Vodafone Idea on Friday determined to bring up to Rs 25,000 crore by means of share sale and debt from new investors even as its UK parent has deliberate to stay aloof.
A spokesperson for Vodafone plc said: “Our position has not changed.
Vodafone Group does not intend to put any fairness into Vodafone Idea.”
Vodafone Idea is owned by Vodafone plc and the Aditya Birla group (ABG).
In a assembly here, the board of directors of the company determined to bring the funds via fairness share sale of up to Rs 15,000 crore and another tranche of up to Rs 15,000 crore via a public offer or private placement of non-convertible debentures. On the other hand, the complete will not exceed Rs 25,000 crore, the company said in a remark to the inventory exchanges.
Both the proposals will be taken up at the once a year general assembly, scheduled for September 30.
The company’s promoters are in talks with US-based investors. Nothing concrete has emerged, said sources.
Telecom analysts said the extra funds would help the company tide over its instant crisis because both Vodafone plc and the ABG had refused to infuse extra money into the loss-making venture.
“It’s a transitory reprieve for the company,” said an analyst with an Indian brokerage.
Vodafone Idea’s Ebitda (earnings before interest, depreciation, tax, and amortisation) of Rs 4,100 crore in the June quarter of FY21 used to be not enough to pay for its capex, interest, deferred spectrum, and the adjusted gross revenue (AGR) dues, all of which amount to over Rs 30,000 crore yearly.
This includes AGR dues of Rs 7,500 crore yearly.
It’s going to, on the other hand, have some leeway in FY21 and FY22, when, thanks to the moratorium on paying for deferred spectrum (offered by the government), its normal payouts would be lower (deferred spectrum is Rs 14,000 crore per annum).
But Vodafone Idea has to pay more yearly after the two years.
Based on the first-quarter FY21 numbers, almost 45 per cent of Vodafone Idea’s Ebitda would be used to pay just its AGR dues.
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And Goldman Sachs estimates its Ebitda needs to go up 4.9x over Q1 FY21 and its average revenue per user (ARPU) by over by 88 per cent (its ARPU in the June quarter used to be Rs 123) for it so that you can just make its annual outflows.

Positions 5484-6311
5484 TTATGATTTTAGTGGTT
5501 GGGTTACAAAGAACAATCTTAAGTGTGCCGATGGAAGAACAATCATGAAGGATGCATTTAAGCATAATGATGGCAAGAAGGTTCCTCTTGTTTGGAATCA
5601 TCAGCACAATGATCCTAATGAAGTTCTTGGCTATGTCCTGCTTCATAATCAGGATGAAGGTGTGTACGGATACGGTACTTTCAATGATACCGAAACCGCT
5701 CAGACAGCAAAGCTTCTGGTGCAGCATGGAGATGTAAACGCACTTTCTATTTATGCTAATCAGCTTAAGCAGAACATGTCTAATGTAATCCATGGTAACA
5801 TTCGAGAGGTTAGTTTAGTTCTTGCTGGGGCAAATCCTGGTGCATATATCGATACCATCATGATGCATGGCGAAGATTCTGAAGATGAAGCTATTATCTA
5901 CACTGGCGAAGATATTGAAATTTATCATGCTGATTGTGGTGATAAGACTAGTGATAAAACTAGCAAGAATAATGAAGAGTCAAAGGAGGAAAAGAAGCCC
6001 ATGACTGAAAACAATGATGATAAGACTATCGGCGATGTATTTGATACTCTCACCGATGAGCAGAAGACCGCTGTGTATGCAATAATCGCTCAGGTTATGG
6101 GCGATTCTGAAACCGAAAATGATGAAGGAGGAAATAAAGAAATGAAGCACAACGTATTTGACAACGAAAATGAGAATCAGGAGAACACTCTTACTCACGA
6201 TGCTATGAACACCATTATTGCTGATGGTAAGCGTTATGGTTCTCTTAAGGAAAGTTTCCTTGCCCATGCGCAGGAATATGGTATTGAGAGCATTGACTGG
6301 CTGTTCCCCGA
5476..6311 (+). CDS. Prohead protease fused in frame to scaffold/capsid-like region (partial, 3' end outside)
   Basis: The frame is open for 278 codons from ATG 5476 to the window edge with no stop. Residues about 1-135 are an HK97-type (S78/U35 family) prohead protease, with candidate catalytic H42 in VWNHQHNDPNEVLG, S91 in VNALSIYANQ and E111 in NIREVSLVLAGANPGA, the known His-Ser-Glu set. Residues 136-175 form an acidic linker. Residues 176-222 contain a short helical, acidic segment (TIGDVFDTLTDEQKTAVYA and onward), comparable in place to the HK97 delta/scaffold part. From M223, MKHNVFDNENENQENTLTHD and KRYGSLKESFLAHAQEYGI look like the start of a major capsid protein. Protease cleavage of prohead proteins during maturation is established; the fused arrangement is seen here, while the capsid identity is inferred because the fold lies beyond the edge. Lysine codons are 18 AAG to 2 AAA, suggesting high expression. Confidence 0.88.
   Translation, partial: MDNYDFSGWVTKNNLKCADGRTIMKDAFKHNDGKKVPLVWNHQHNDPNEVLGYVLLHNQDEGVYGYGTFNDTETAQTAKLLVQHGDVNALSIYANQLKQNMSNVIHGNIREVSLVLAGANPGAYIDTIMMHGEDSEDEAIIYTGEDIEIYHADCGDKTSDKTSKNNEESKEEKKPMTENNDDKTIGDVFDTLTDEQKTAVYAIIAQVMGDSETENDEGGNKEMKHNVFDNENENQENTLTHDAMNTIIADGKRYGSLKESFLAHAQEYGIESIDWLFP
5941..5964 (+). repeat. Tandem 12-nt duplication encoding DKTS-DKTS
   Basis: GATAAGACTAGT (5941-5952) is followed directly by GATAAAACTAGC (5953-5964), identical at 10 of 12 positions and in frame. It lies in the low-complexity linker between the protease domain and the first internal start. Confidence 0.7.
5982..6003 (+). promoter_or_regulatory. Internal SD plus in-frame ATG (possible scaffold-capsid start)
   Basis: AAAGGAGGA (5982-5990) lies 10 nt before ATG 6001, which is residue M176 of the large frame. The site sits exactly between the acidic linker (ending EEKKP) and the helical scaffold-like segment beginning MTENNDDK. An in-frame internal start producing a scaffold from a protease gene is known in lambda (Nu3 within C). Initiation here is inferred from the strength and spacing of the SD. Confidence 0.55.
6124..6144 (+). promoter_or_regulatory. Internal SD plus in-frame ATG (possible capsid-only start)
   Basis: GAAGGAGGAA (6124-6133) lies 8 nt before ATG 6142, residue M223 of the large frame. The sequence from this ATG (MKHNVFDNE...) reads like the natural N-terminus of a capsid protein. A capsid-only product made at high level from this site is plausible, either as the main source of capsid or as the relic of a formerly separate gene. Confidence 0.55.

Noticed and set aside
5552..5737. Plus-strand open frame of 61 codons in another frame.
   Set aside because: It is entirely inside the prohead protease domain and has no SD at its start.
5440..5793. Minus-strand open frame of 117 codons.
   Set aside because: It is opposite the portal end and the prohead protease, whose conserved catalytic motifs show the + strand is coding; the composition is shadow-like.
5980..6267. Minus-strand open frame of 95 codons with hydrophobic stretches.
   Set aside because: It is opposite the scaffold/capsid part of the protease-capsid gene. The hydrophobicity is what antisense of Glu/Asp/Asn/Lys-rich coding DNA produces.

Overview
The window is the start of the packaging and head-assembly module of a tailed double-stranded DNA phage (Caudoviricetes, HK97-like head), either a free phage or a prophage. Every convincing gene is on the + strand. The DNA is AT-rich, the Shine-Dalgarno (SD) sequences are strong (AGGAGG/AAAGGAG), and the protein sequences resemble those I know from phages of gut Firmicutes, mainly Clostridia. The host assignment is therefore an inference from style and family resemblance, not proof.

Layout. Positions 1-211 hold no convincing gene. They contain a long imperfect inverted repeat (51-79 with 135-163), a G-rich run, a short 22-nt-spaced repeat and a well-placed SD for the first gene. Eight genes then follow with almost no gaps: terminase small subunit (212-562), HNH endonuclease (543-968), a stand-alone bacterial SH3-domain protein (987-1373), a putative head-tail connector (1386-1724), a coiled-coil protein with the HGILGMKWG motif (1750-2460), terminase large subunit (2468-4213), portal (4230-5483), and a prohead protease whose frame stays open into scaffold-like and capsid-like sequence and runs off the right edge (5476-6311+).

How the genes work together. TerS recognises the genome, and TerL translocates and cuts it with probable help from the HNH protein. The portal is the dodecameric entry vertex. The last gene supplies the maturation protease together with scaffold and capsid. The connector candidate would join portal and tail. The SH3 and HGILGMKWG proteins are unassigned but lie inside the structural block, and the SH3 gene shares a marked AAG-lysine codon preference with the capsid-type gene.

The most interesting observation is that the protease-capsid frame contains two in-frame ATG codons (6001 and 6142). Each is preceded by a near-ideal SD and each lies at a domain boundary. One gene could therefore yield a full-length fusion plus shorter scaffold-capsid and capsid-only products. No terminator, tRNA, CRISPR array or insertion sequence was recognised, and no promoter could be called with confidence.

On the other hand, with its debt at 10 times its Ebitda on an annualised basis, it has had no choice but to bring money through fairness.
It’s going to get around Rs 4,000 crore by selling its stake in Indus Towers to Bharti Airtel. On the other hand, monetising fibre assets won’t earn for it a large amount of money.
Also the company will wish to up its capital investment in order that it can bridge the hole it has with its rivals in upgrading its 2G network to 4G. On the other hand, the company’s capex previously 12 months has been down by 25 per cent year on year and lower by 50 per cent over that of Bharti Airtel.
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“The extra debt will increase the financing cost for the company. So it is going to require more funds,” the analyst said.
Fund raisingcomes at a time when the company is fighting Reliance Jio and Bharti Airtel toretain its market share.
The company used to be hit tough by the Supreme Court ruling in October final year, when it used to be asked to pay Rs 58,254 crore of AGR dues to the government. On the other hand, on Tuesday, the court gave 10 years to the entire telecom companies to pay their past dues. Vodafone Idea has paid Rs 7,854 crores as AGR to the Branch of Telecommunications.
The share price of Vodafone Idea had reacted positively since the court’s latest order but on Friday it closed 4.3 per cent lower at Rs 12 a share – giving it a market valuation of Rs 34,511 crore.
In the first quarter of the financial year, Vodafone Idea’s quarterly loss increased to Rs 25,460 crore as in comparison to Rs 11,643 crore reported in the March quarter of FY20.